The spokesperson and co-founder behind The Satanic Temple responded to outraged parents and critics opposing his proposed “After School Satan Club,” insisting no one is trying to convert children to satanism.which has roiled a Virginia town.

The city of Chesapeake, Virginia has become the focus of national attention after The Satanic Temple, described as a non-theistic religious group, attempted to establish an After School Satan Club (ASSC) for kids at the local B.M. Williams Primary School.

Lucian Greaves, who co-founded the group in 2012, told Fox News Thursday that the club is being proposed as an alternative to other religious after-school groups, adding that his intention is to promote free speech and religious liberty among children.

“Obviously we don’t view Satan as evil, and it really doesn’t matter to us what your mythology is surrounding Satan,” Greaves said on “Jesse Watters Primetime.” “You need to ask yourself if your distaste over us identifying as Satanists is strong enough that you would abandon the principles of free speech and religious liberty.”

The group describes its program as “self-directed education” that aims to support “the intellectual and creative interests of students.” They set up the club at the request of parents, educators or “other community members,” according to the temple’s website. 

 “The Satanic Temple is a non-theistic religion that views Satan as a literary figure who represents a metaphorical construct of rejecting tyranny and championing the human mind and spirit,” a flyer on The Satanic Temple’s Facebook page reads. “After School Satan Club does not attempt to convert children to any religious ideology. Instead, the Satanic Temple supports children to think for themselves.”

Greaves said the group tries to avoid religious matters in the after-school program, telling host Jesse Watters, “We are not looking to convert people into satanism. We are not even teaching children about satanism in the classes.”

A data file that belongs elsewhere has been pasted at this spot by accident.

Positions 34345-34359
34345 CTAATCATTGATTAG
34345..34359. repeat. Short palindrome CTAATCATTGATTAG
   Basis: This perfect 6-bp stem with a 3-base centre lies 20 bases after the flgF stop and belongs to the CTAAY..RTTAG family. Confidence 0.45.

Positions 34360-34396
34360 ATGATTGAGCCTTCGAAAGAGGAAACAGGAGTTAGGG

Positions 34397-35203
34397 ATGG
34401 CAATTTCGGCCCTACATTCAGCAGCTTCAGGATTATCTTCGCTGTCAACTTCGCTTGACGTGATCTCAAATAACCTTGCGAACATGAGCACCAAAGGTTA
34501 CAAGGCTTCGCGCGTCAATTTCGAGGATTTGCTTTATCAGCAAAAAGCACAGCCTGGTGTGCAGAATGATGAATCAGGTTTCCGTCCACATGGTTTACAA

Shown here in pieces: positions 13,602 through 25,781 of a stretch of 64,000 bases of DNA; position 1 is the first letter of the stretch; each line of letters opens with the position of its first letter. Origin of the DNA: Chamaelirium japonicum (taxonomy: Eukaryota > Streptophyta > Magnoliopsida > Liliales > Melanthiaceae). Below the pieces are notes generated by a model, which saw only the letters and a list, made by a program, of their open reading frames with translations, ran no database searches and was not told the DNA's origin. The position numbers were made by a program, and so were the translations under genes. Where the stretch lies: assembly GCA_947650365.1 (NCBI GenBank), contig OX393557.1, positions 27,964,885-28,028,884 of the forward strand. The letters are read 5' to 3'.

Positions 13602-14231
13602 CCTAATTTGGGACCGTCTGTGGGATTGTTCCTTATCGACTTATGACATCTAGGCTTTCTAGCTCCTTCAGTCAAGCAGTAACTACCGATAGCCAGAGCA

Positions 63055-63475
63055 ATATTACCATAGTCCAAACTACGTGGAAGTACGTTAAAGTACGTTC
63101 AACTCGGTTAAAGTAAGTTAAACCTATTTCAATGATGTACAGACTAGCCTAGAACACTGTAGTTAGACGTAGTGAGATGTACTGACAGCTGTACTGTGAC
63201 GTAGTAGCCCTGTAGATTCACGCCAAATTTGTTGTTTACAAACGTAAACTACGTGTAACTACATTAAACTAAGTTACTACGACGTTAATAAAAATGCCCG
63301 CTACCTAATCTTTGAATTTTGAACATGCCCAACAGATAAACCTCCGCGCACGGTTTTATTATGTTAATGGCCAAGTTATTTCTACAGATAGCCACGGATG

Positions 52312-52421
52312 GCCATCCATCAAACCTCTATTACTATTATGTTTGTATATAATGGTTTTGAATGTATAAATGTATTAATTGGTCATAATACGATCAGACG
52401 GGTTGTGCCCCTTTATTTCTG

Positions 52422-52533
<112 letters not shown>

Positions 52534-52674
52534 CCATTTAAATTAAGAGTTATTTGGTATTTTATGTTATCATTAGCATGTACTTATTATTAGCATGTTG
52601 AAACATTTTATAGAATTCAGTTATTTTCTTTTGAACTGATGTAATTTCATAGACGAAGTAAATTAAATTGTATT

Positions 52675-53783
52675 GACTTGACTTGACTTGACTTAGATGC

Parents voiced their opposition to the club during a school board meeting on Monday, arguing that it would be inappropriate in an elementary school setting that caters to young children. Board members reportedly held off on voting on its approval as they assess the group’s safety and concerns surrounding it

“Well, parents can feel that way and many parents feel similarly about evangelical after-school clubs,” Greaves fired back. “In fact, we put our club in place to offer an alternative against an evangelical club that’s explicitly designed to convert children and get them to proselytize to other kids, so if parents don’t want to send their kids to an after-school Satan club…. There are other religious clubs. Really, I think the controversy just evades the issue as to whether or not we’re willing to allow government functionaries at school boards or whatever to simply shut down somebody’s religious liberty or free speech because they don’t like it.”

Despite pushback from parents, lawyers argue the school must make room for the club because of its affiliation with religion, tying it back to the First Amendment and freedom of speech. Still, all students are required to have a parent-signed permission slip to attend any after school program hosted by an outside organization.

Pressed by Watters to share a “tenant of Satanism,” Greaves said, “One should strive to act with compassion and empathy to all creatures within reason.”

“I think the tenets are very pro-social,” he went on. “They’re almost universal, I would think, as time goes on we will kind of converge on a consensus morality…”

June Everett, an ordained minister in The Satanic Temple and campaign director for the after-school club, told Fox News Digital that she joined the group after her first-grade son was “traumatized” by his classmates, attendees of the Good News Club, who told him he would “burn in hell away from his mommy and daddy and Molly, our dog at the time, if we didn’t accept Jesus Christ into our hearts and start going to church.”

This led Everett to seek alternatives to what was being offered to students.

“Regarding parents who are upset about the club, I would like them to know that we are here because we have worked with educators to develop an after-school program that is engaging and fun and helps young minds grow and thrive,” she told Fox News.